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Post Info TOPIC: Do RVers need a handyman?


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Do RVers need a handyman?


Hi everyone.  I am a handyman with a lot of RV experience (80% electric) and I am thinking about trying to make money by doing odd jobs for RVers, and I assume that means mostly in RV parks.  I am looking into buying my own RV but at the moment I am a tent camper who camps in the bush, comes in to town as needed.  If I make enough money I'll buy a slide-in camper soon.

Does anyone here see handymen like this in RV parks, etc?  Do you think there is enough work in a full RV park for someone like me to make money?  Would the RV park have a problem with it?  Is $25/hour a reasonable rate?  And how would you proceed?  Just walk around handing out business cards?

Any advice you can provide would be really helpful.

Thank you.

Matt



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Most RV parks don't allow conducting business from your RV on an obvious basis, but I've been put in touch in years gone by upon asking at front desk of someone staying in the park that has the skills we've needed for a repair/diagnosis, and even upon talking to a neighbour who referred someone staying in the park. If your business decals are on your coach that alone should attract some interest, but be careful you don't end up interrupted at all hours of the day and night!!! Maybe direct to a website with a form they can complete with their issue/needs, names, contact info and which site they are at and a proviso will respond within 'x' hours.

Maybe upon arrival at the CG, explain what you do, and ask them if anyone looking for assistance would they hand out your card. Also ask if you can also post a small flyer with tear off contact info in the laundry room on the notice board where most folks advertise something for sale or free.

For sure I'd be much happier paying you $25 an hour versus the $90 to $160/hr labour door rates we've been quoted at dealerships/garages both north and south of the border, plus the convenience of being on site.

There's a lot of folks out there that are totally hands off on even minor repairs, and then there are those that aren't as fit as they were a few years earlier for accessing easy to do their own repairs/renewals any more.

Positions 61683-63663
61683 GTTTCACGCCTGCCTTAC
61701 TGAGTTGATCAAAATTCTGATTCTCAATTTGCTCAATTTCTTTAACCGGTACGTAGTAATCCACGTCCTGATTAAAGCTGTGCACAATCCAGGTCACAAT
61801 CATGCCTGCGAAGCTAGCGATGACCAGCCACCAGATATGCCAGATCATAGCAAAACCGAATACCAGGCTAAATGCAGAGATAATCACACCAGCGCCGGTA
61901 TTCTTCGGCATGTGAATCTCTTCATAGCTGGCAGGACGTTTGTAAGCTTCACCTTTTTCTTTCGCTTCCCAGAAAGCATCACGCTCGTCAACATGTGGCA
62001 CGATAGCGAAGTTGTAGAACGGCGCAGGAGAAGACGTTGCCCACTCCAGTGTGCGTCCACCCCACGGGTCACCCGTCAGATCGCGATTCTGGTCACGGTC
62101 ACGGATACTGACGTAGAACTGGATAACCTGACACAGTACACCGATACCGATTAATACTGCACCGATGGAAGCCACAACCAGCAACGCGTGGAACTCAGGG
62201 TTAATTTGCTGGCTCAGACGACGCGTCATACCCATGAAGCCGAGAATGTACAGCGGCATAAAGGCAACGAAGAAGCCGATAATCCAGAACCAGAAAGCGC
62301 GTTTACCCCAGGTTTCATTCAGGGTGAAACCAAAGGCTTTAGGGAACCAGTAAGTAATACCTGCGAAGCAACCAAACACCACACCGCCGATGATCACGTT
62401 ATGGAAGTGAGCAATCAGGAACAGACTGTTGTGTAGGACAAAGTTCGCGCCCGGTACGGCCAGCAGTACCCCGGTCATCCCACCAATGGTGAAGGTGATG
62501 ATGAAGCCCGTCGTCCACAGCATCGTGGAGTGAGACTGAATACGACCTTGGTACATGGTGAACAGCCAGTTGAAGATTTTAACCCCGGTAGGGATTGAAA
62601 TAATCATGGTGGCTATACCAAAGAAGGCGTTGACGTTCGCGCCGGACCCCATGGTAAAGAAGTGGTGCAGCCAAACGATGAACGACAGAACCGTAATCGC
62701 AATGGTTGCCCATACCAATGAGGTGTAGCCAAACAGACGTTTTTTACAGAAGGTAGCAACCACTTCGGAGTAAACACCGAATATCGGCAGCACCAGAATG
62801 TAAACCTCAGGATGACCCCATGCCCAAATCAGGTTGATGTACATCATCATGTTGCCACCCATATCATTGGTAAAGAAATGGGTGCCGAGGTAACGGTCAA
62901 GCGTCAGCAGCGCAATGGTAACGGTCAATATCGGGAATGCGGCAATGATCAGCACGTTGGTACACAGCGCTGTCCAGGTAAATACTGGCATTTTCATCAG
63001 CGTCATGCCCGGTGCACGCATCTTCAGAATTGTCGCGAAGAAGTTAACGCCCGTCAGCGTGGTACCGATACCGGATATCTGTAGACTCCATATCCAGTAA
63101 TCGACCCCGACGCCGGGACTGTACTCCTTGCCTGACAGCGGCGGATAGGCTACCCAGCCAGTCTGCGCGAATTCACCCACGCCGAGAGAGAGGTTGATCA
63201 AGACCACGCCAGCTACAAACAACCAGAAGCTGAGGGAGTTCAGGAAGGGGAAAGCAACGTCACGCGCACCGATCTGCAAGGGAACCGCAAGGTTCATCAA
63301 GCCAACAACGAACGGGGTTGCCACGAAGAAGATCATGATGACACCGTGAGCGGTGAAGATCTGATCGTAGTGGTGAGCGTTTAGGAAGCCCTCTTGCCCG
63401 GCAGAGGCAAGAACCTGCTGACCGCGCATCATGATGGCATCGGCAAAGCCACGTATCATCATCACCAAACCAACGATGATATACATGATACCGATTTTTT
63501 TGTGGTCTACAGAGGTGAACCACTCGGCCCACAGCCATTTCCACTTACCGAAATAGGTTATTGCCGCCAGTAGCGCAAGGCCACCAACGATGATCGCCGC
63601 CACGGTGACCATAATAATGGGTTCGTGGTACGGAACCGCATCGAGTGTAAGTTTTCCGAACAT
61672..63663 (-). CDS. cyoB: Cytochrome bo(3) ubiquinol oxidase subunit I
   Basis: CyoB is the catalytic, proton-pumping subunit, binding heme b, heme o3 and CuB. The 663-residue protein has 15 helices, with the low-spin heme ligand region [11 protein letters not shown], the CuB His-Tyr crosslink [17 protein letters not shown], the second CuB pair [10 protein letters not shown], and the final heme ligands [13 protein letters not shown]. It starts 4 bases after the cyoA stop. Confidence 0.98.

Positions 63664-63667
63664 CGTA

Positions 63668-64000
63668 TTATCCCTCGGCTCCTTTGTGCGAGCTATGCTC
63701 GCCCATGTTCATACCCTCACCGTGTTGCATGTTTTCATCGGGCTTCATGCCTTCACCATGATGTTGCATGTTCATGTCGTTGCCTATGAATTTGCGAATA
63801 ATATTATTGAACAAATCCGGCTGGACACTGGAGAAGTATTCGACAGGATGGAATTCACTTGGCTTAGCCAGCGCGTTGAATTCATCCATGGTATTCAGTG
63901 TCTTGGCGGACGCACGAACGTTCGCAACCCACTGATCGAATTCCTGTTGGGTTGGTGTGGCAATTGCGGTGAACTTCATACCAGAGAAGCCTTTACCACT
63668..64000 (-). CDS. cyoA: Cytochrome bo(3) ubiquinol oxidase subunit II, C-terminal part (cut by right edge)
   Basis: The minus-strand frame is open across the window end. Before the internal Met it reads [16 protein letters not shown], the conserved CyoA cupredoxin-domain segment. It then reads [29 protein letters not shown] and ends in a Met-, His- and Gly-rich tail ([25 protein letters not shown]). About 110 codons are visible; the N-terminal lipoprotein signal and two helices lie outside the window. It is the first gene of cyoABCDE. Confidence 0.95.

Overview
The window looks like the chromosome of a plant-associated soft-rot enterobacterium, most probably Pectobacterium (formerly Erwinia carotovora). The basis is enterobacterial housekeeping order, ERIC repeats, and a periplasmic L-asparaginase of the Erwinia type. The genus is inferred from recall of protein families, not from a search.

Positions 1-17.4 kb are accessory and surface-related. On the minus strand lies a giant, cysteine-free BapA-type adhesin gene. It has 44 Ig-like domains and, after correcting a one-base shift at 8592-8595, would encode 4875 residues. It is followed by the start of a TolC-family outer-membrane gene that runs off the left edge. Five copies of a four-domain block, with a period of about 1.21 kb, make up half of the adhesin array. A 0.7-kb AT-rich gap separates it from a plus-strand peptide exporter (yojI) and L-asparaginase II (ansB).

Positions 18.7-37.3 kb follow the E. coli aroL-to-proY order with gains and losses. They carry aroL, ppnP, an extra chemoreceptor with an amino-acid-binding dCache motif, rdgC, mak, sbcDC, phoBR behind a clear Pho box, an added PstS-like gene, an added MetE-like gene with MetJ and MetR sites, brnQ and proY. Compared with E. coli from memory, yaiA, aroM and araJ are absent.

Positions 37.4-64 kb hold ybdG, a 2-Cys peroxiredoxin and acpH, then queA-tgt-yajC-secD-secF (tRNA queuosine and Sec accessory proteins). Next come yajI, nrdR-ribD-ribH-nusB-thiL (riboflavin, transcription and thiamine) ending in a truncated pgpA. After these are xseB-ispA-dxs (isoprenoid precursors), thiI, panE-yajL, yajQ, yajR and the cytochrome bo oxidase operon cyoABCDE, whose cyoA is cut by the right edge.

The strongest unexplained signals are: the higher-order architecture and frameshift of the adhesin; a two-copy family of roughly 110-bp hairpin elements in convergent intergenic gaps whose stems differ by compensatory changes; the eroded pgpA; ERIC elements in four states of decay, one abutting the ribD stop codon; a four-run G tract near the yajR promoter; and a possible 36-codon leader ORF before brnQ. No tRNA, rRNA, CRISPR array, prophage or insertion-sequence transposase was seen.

Good luck, SD



-- Edited by Someday on Wednesday 11th of November 2015 09:31:20 PM

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Most RV parks have Mobile RV repair services listed in their guides, services that paid for the ad and are bonded. These services normally are in vans or trucks full of common spare parts and tools, so they can often do the work in one visit. That is your competition.

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If you know all aspects of RV repair and are good at it you should have no trouble making money wherever you go because if there was any product in this world that's has multiple failures and constantly!! its a RV !!

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I certainly know that RVs need constant repair and I do know a lot of RV repair.  But the question is how to go about it.  Did you have any insight into that, or answers to my questions?



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Ah that's good to know.  Licensed and bonded, huh?  What's that? :)



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Thanks for that reply, but I think you may have misread my post.  I am not an RVer, and I don't stay in RV parks.  For one thing, I couldn't afford it but maybe if I can start making good money this way, I'll buy a slide-in camper someday.  I camp, and would like to make some money while I do that by working as a handyman for RVers.

 

You said "Maybe upon arrival at the CG,"  What's "the CG?"

 

Then you said: "explain what you do, and ask them if anyone looking for assistance would they hand out your card. Also ask if you can also post a small flyer with tear off contact info in the laundry room on the notice board where most folks advertise something for sale or free."

Would I even have access to the laundry rooms at RV parks as a non-guest?  Is this sort of thing only likely to work if I'm staying long-term?  I can only camp for 14 days at a time, max.